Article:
Trump breaks silence on Navalny, casts no blame on Putin

Since Alexei Navalny's death, former U.S. presidents and top members of Congress from both parties have denounced Russian President Vladimir Putin.

February 20, 2024 07:51 am | Updated 07:52 am IST - WASHINGTON

File picture of former U.S. President Donald Trump

File picture of former U.S. President Donald Trump | Photo Credit: Reuters

Donald Trump, who drew criticism as U.S. president for his praise of Russian leader Vladimir Putin, on Monday made his first public comment on the death of Russian opposition leader Alexei Navalny in a social media post that cast no blame but alluded to his own legal woes.

"The sudden death of Alexei Navalny has made me more and more aware of what is happening in our Country," the frontrunner for the Republican presidential nomination wrote on his Truth Social platform, appearing to link the death to his own political troubles.

"It is a slow, steady progression, with CROOKED, Radical Left Politicians, Prosecutors, and Judges leading us down a path to destruction. Open Borders, Rigged Elections, and Grossly Unfair Courtroom Decisions are DESTROYING AMERICA. WE ARE A NATION IN DECLINE, A FAILING NATION! MAGA2024"

It was not clear what similarities Mr. Trump was trying to draw with Russia's most prominent opposition leader. Navalny, 47, fought for years against what he called vast corruption in Putin's Russia, ruled by "crooks and thieves."

The Trump campaign did not immediately respond to a request for clarification.

Legal battles

Mr. Trump has railed against a judge's order on Friday that he pay $355 million in penalties for overstating his net worth to dupe lenders, a decision he called politically motivated. Mr. Trump also is preparing for four upcoming criminal trials as he pursues the Republican nomination.

President Joe Biden on Friday directly blamed Mr. Putin for Navalny's death in a penal colony north of the Arctic Circle, as did Mr. Trump's main Republican rival, Nikki Haley. "Putin is responsible for Navalny's death," Mr. Biden said.

The Kremlin has denied involvement in his death and said that Western claims that Mr. Putin was responsible were unacceptable.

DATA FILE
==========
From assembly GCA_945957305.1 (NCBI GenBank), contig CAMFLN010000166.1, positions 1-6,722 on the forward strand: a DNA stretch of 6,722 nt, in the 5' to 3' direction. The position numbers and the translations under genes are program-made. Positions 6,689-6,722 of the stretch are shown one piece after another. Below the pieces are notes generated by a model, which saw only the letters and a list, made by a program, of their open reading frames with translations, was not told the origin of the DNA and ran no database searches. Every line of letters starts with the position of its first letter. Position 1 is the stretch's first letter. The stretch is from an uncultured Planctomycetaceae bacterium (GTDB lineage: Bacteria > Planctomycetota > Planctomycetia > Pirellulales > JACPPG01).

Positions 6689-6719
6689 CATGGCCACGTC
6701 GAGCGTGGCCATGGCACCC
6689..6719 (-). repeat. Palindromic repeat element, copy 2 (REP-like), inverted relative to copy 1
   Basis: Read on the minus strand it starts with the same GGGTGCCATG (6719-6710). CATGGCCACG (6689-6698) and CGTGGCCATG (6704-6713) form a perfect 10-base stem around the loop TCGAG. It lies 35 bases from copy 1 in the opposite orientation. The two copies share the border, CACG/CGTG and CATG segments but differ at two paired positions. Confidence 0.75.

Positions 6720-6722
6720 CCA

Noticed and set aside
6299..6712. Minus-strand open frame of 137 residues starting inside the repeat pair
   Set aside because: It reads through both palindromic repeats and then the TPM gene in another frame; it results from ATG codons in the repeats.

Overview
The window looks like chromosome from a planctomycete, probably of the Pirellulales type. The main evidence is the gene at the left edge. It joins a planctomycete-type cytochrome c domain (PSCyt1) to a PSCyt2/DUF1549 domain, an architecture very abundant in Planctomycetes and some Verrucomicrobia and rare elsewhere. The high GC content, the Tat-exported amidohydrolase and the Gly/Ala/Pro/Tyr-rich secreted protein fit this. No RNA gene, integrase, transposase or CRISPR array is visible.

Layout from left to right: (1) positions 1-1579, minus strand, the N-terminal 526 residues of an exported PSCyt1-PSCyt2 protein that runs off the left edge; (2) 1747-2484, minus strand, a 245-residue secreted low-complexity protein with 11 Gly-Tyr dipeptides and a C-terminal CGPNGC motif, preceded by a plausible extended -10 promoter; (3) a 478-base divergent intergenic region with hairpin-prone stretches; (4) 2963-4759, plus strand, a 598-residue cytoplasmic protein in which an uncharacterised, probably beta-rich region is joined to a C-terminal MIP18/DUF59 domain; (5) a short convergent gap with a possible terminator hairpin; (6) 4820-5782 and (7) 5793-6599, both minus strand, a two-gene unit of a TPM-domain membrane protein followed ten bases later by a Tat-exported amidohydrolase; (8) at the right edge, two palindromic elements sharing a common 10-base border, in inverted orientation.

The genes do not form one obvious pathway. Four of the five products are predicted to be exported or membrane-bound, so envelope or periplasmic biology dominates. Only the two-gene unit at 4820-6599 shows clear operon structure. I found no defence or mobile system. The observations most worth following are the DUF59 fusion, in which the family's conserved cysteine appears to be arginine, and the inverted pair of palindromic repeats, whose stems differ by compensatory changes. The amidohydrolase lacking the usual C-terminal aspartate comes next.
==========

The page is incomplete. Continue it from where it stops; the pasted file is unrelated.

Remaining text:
No blame for Putin

Since Navalny's death was reported on Friday, former U.S. presidents and top members of Congress from both parties also denounced Mr. Putin.

But Mr. Trump, the Republican candidate leading the race to challenge Mr. Biden in the November election, remained silent until Monday.

During his 2017-2021 White House tenure, Mr. Trump expressed admiration for Mr. Putin. In 2018, he refused to blame the Russian leader for meddling in the 2016 U.S. election, casting doubt on the findings of his own intelligence agencies and sparking criticism at home.

Last week, he suggested the United States might not protect NATO allies who do not spend enough on defense from a potential Russian invasion.

Nikki Haley hits out at Trump

Ms. Haley, the former South Carolina governor who will face Mr. Trump as an underdog in her home state's presidential primary on Saturday, called Trump's response on Monday unpatriotic.

"Donald Trump could have condemned Vladimir Putin for being a murderous thug. Trump could have praised Navalny’s courage," she wrote on X. Instead, she said, he denounced America and compared it to Russia.

Campaigning in Sumter, South Carolina, later on Monday, Ms. Haley criticised Mr. Trump again over his NATO comments, saying, "He sided with a dictator who kills his political opponents."

Republican former U.S. Representative Liz Cheney, a vice chair of the congressional panel that investigated the January 6, 2021, storming of the Capitol by Trump supporters, recalled Trump's frequent promise to seek "retribution" against political opponents if he regains power.

"What Vladimir Putin did to Navalny is what retribution looks like in a country where the leader is not subject to the rule of law," Ms. Cheney said on Sunday.

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